Sizeable and lasting impact

A recent study took a new approach to increase mothers’ handwashing in rural India, and the results have taken the international development community by storm.11 The SuperAmma study found that using emotional motivators (disgust, nurture, status, and affiliation) to promote hand hygiene had a sizeable and lasting impact on mothers’ handwashing behaviours that far exceeded the improvements achieved by most other studies, particularly those that focused on educating people about the rational benefits of handwashing on prevention of infection—the approach used so often for health professionals.

The advent of Ebola, with its accompanying flurry of fear driven handwashing, showed us that health professionals are not rational robots (with selectively faulty handwashing programs): we respond to emotional drivers. Although rationally knowing that in many parts of the world pathogens like Clostridium difficile, vancomycin resistant enterococcus, and meticillin resistant Staphylococcus aureus posed a far more likely risk to our patients than Ebola virus,12 for many, it was our fear of Ebola that drove us to enact extra-meticulous hand hygiene.

The behavioural impact of fear might be temporary,9 but other emotional motivators last longer. To make progress on hand hygiene and reduce healthcare associated infections, we must capitalise on the fact that health professionals are not automatons; when it comes to what motivates our behaviours, we are probably not so different from those SuperAmma mothers. If we strive to identify these motivators, we can systematically augment or even replace the delivery of rational hand hygiene education in healthcare, using the latest evidence to evoke feelings of disgust around contaminated hands, appeal to the impulse to nurture those in our care, activate our human urge to conform to social norms, and achieve peer group affiliation—or some entirely different emotional motivators. Looking beyond the boundaries of healthcare, a wealth of research can potentially be applied to healthcare settings in creative, effective ways. Pinning up hand hygiene posters has got us only so far. It’s time to learn from other sectors and to try something new.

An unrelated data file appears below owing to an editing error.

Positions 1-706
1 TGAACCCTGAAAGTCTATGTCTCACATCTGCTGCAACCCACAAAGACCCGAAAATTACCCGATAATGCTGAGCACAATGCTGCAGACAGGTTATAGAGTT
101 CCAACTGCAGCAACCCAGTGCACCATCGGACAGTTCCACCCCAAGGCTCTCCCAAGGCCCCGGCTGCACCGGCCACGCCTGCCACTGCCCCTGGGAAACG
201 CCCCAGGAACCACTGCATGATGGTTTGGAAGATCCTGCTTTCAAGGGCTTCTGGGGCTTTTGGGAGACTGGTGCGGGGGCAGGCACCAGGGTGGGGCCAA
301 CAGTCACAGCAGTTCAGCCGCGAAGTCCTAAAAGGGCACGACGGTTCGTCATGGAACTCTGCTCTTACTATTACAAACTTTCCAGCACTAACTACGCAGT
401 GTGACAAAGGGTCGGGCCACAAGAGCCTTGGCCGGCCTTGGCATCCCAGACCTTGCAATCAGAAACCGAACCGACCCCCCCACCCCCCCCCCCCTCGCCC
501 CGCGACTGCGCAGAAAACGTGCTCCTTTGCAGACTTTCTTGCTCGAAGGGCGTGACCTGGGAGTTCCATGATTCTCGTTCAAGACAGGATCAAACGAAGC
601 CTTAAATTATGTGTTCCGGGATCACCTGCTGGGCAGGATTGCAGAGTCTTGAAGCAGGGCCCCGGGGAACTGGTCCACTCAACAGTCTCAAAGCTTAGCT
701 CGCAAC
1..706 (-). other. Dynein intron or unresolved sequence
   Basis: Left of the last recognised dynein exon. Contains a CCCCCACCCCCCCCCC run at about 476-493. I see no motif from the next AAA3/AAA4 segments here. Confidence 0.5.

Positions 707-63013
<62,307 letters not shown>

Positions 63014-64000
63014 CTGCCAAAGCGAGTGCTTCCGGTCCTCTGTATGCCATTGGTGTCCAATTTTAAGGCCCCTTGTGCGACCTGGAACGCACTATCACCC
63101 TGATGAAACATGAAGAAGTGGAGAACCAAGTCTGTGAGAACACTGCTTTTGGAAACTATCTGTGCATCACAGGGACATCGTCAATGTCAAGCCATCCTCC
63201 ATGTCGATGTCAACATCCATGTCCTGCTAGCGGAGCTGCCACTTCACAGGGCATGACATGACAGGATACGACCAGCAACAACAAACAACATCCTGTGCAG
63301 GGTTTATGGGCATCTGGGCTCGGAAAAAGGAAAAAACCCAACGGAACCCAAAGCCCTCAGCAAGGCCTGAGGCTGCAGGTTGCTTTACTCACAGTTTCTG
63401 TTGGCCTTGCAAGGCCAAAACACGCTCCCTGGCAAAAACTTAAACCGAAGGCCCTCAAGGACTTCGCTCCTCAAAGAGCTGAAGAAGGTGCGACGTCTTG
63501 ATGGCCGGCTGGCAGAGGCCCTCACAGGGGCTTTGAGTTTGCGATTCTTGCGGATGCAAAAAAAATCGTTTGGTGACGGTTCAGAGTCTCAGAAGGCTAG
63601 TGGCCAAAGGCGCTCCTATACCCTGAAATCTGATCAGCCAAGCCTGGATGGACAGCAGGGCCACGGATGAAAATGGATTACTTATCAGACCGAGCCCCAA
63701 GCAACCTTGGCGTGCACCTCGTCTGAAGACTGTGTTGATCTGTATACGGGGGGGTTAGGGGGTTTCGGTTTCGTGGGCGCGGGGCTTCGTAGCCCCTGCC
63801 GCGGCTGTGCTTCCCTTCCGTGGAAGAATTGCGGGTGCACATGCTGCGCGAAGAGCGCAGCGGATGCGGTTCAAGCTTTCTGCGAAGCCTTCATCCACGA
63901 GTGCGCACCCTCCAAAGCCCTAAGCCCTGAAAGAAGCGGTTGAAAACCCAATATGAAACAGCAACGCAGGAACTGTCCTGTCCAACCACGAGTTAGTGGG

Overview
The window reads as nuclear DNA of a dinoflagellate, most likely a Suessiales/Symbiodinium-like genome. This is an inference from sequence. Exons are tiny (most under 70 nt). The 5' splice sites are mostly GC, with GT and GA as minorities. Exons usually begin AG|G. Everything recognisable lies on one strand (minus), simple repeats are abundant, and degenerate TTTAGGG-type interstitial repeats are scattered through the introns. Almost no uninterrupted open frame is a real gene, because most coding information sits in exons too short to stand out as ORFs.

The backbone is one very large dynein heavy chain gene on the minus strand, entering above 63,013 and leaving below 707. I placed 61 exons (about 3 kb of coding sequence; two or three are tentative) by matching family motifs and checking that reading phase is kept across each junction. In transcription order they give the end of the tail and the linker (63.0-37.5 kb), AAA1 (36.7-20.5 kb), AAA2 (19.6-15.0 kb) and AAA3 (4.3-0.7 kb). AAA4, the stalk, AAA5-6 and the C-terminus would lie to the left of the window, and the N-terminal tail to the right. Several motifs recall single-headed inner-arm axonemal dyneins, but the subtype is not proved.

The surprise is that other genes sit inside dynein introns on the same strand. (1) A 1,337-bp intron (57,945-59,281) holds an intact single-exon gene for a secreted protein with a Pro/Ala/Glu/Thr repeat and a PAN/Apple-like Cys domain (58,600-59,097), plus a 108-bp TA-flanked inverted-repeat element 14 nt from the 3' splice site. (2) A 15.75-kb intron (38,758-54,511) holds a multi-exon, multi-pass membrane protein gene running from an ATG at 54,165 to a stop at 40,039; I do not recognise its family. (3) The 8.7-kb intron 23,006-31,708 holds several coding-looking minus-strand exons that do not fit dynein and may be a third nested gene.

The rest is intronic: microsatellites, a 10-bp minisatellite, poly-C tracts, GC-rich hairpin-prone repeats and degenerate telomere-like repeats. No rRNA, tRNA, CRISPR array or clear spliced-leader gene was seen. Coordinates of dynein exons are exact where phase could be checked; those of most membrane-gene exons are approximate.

Cite this as: BMJ 2015;351:h3968


  • research, doi:, editorial, doi:10.1136/bmj.h3728 10.1136/bmj.h3931
  • Competing interests: I have read and understood the BMJ Group policy on declaration of interests and declare the following interests: I am the secretariat director of the Global Public-Private Partnership, which promotes handwashing. The organisation receives financial contributions from USAID, UNICEF, FHI 360, WSSCC, Procter and Gamble, Colgate-Palmolive, Unilever, and Dow Chemical, all of whom promote handwashing with soap and recognise hygiene as a pillar of international development and public health.

  • Provenance and peer review: Not commissioned; not externally peer reviewed.